Within seconds of the movie starting your heart is pounding. You’re certainly paying attention.

Writing is the same. Start with a bang. Start in the middle of the high speed car chase, the tense conversation, the high stakes meeting. Start with something that makes the reader sit up and pay attention.

 

Here are a few techniques for doing this:

  • Use a sound (‘Bang. It sounded like a gunshot. I had snapped my achilles tendon.’)
  • Use dialogue (‘But we can’t deliver that.’ I said. ‘Can’t?’ the CEO said and glared at us.’)
  • Ask a question (Have you ever jumped on a trampoline? Yes? How high did you get? 1 meter? Two? Imagine jumping ten meters high, and then turning a triple somersault. That is the sport of trampolining.)
  • Use a stunning fact (If you can stay alive for the next 20 years, you may never die. Health technology is improving that fast)
  • State something that seems totally wrong (Altruistic people are selfish)
  • Start mid-action (Sweat dripped into my eyes. I couldn’t hear the crowd over the sound of my breathing. Just one more lift I thought to myself. One more to win. I wrapped my hands around the barbell, took a breath, and…)

 

Creativity comes from the combination of ideas

When you think of an artist, we often imagine a creative genius plucking ideas out of thin air and turning them into masterpieces.

We couldn’t be more wrong. Creativity comes from the combination of ideas in new ways.

William Inge, an English author said it best: ‘Originality is undetected plagiarism.’

This is great news, as it means everyone can be creative. All you need is a lot of other peoples’ ideas (easy to get from reading, listening to podcasts, watching documentaries etc), and the discipline to practice combining those ideas in new ways.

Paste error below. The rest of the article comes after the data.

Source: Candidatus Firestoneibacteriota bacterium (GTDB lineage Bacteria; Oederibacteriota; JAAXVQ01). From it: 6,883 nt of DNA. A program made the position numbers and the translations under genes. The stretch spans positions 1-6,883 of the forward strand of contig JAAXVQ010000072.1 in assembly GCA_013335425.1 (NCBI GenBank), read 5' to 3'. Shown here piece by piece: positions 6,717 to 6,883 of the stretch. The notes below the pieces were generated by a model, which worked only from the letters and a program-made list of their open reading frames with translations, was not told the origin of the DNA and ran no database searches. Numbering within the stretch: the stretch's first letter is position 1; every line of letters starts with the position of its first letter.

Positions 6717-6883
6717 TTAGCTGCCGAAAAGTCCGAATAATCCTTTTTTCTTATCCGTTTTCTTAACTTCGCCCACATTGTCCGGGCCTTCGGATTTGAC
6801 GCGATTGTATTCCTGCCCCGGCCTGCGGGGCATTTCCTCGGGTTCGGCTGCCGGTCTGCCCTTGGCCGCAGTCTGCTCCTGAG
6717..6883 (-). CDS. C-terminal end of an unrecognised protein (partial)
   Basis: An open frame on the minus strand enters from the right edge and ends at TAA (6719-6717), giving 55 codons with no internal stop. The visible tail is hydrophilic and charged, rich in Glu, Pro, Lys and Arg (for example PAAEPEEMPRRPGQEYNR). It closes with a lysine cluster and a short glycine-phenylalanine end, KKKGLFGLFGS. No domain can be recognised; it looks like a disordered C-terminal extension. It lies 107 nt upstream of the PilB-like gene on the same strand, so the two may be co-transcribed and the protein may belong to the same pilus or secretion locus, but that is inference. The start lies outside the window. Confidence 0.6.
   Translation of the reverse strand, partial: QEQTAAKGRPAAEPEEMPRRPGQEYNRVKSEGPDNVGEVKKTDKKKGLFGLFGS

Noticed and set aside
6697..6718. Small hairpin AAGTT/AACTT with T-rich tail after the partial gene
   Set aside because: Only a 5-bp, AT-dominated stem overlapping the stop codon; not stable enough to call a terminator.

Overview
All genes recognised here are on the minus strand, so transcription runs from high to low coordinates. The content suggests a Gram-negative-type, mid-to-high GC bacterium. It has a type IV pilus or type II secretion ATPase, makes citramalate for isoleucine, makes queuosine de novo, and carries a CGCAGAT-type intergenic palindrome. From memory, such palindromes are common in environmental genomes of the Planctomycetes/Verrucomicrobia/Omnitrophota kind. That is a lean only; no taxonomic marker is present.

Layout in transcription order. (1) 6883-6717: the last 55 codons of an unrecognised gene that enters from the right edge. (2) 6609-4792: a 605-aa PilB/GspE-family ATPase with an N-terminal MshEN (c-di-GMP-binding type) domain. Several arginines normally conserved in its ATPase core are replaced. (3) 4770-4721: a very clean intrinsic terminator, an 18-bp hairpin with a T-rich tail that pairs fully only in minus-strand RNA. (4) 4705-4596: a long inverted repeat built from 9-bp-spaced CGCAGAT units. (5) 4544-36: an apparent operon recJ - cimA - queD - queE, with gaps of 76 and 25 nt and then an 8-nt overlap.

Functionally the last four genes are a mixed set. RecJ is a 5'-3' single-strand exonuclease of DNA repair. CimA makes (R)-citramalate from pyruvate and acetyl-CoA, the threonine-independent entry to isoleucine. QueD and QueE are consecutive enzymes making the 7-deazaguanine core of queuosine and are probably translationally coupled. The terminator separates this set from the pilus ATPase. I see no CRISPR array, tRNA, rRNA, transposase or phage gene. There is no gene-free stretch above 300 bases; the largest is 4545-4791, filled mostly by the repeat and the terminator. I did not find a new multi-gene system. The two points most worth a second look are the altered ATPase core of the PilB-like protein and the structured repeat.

There are three ways to come up with something creative.

1. Combinational creativity – put two seemingly unrelated things together, and then think through how they could be connected. Some genius put a fork and a spoon together and invented the spork. Someone pushed economics and psychology together and created behavioural economics – the combination of two disparate fields of study. Harry Potter is boarding schools plus magic.

2. Exploratory creativity – this is re-examining known facts and assumptions to try and come up with creative alternatives. Basically, be like a 5 year old kid and ask ‘why’ over and over and over again. It’s Einstein asking ‘why does an apple fall’ when he was hit on the head whilst napping under a tree. It’s the AirBnb founders asking ‘why can’t there be a cheaper place to sleep when travelling than a hotel?’

3. Transformational creativity – ignore fundamental rules to come up with potentially impossible, but definitely creative ideas. Instead of asking ‘why can’t there be a cheaper place to sleep’ it’s more like asking ‘What if we didn’t have to sleep at all?’